How To Retire Early In Japan

    Across many developed countries the statutory retirement age is set at 65. However, due to increasing average life expectancy, coupled with projected funding shortfalls in pension schemes in both the public and private sectors, these retirement ages are being revised upward. As a result, you can anticipate working late into your sixties, and maybe into your seventies before being legally eligible for financial support from the government. To lessen your dependency on government support, you are strongly encouraged to make your own financial plans now, and save and invest for the long-term. Your accumulated wealth can then be used to supplement your government provided income, or as a pension outright. Failure to consider your own financial security and make your own retirement provisions will mean that your future lifestyle will be determined by the elected politicians that hold office in the future, that you have never met and possibly not voted for. The money that you will receive will be contingent upon what is available at that time, and not what you yourself have paid in during your working life. After all, your pension contributions being made now are paid out immediately in the form of retirement benefits to present-day retirees. The ‘pay it forward’ system of social security created in the early 1900’s is flawed, and your future financial security is not guaranteed.

    How Do I Retire Early?

    Many people look to take things a step further, and instead of waiting around for decades, working jobs that they no longer enjoy, will look to accumulate enough assets to pay for their desired lifestyle, long before their 65th birthday. This has traditionally be referred to as ‘early retirement’. There are two groups of people that are able to successfully check-out of the rat race early. The first are those that have been lucky enough to come into a large sum of money; be it via inheritance, the sale of a business, or any other ‘liquidity event’. This influx of capital will instantaneously remove their reliance upon their monthly paycheck, and could calculably pay for their monthly expenses for the rest of their days- thus removing the need to work altogether. These people are few and far between, and it is perhaps for this reason that they barrier for early retirement may appear higher than it really is. The second group are the people that decided a long time ago that they wanted to retire early. They made calculations based on conservative assumptions as to how much they would need to accumulate. They created a plan. They saved and invested systematically and did not deviate from their plan, and they celebrate the conclusion of the plan by (often) quitting their jobs and pursuing their genuine interests. To be part of the first group you need to be lucky. To be part of the second group, you just need to be smart.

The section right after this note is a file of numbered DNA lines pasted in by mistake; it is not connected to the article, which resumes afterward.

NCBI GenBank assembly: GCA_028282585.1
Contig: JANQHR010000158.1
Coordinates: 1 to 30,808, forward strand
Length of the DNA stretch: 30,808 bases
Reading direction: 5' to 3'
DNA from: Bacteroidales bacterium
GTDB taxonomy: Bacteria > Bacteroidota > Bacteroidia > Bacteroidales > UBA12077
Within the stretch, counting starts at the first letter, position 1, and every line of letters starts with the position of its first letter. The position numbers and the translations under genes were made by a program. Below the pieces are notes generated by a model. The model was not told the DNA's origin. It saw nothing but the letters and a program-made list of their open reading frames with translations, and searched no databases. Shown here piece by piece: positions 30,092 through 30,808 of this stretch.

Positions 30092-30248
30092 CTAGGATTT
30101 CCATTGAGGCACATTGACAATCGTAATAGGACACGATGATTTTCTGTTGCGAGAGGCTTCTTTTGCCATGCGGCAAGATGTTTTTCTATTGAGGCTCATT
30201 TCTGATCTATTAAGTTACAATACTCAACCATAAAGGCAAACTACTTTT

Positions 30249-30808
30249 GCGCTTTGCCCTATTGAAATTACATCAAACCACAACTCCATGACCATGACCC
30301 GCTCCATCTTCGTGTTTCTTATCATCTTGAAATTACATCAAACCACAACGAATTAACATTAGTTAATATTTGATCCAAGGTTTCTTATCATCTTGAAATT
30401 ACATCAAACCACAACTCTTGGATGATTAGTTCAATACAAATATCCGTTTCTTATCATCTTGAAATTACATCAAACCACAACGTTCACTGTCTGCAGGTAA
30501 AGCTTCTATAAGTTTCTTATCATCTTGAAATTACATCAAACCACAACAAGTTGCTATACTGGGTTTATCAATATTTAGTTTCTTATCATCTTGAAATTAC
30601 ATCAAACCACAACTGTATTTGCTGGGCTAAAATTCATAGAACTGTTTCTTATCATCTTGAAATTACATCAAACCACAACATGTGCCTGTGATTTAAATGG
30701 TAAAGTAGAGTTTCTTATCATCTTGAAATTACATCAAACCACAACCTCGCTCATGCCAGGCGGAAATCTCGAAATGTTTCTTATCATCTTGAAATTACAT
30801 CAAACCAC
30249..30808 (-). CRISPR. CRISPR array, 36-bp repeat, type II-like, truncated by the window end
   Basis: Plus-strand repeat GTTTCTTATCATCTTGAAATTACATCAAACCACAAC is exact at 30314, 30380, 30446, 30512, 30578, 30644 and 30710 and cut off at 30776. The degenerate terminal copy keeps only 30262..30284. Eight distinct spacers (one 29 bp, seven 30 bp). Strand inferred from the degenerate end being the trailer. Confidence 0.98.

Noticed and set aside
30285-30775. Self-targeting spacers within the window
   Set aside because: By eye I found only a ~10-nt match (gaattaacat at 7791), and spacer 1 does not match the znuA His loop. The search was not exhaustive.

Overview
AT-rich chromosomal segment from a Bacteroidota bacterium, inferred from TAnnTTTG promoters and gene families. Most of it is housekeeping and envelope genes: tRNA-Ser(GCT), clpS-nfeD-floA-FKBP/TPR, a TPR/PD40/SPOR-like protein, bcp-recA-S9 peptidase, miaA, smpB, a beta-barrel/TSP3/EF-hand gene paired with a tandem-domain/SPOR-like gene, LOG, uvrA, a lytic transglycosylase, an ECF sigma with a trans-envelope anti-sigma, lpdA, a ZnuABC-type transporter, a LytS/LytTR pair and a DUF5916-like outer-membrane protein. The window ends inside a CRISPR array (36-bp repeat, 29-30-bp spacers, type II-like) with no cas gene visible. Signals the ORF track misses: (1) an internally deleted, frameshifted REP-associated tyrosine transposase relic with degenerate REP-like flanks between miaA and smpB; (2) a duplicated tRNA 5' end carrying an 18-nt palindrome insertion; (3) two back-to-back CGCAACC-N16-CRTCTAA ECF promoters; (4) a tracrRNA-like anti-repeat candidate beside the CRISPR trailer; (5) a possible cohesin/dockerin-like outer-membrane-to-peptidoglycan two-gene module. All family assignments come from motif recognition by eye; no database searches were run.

Calculate Your Retirement Budget

    Many people will be wondering “how much money do I need to retire?“, when perhaps the question should really be “how much money to I need to live happily?“. If you enjoy travel and the odd shopping trip, your monetary requirements will be different to the person whose sole leisure pursuit is reading books, and growing and tending to plants. Once you have worked out how much you would like to have available to spend on a monthly basis you are then able to calculate the total sum required. There are many variables to this calculation and your math can be as simple or as sophisticated as you wish. For example, you could work on the perpetuity model whereby you will only ever spend the interest from your wealth, meaning that the value of your wealth will never go down, and will remain in full when you die (presumably to be transferred to family members or to be utilised for philanthropy). If you have no wish to leave money behind after death then you are forced to make a conservative assumption about your life-span, and then proceed using the draw-down model, whereby you will draw down both interest, and principal, each month in retirement until the end of your income schedule, whereby your wealth depletes to zero. There will be contention about the “best retirement funding calculation“, but there really isn’t a correct answer, as each will be based on assumptions around market growth, tax, life expectancy and inflation. To err on the side of caution, you could just withdraw 4% of your account every year, but it would probably be wise to spend an hour with your financial adviser to calculate your retirement budget comprehensively.

     

    Saving For Retirement In Japan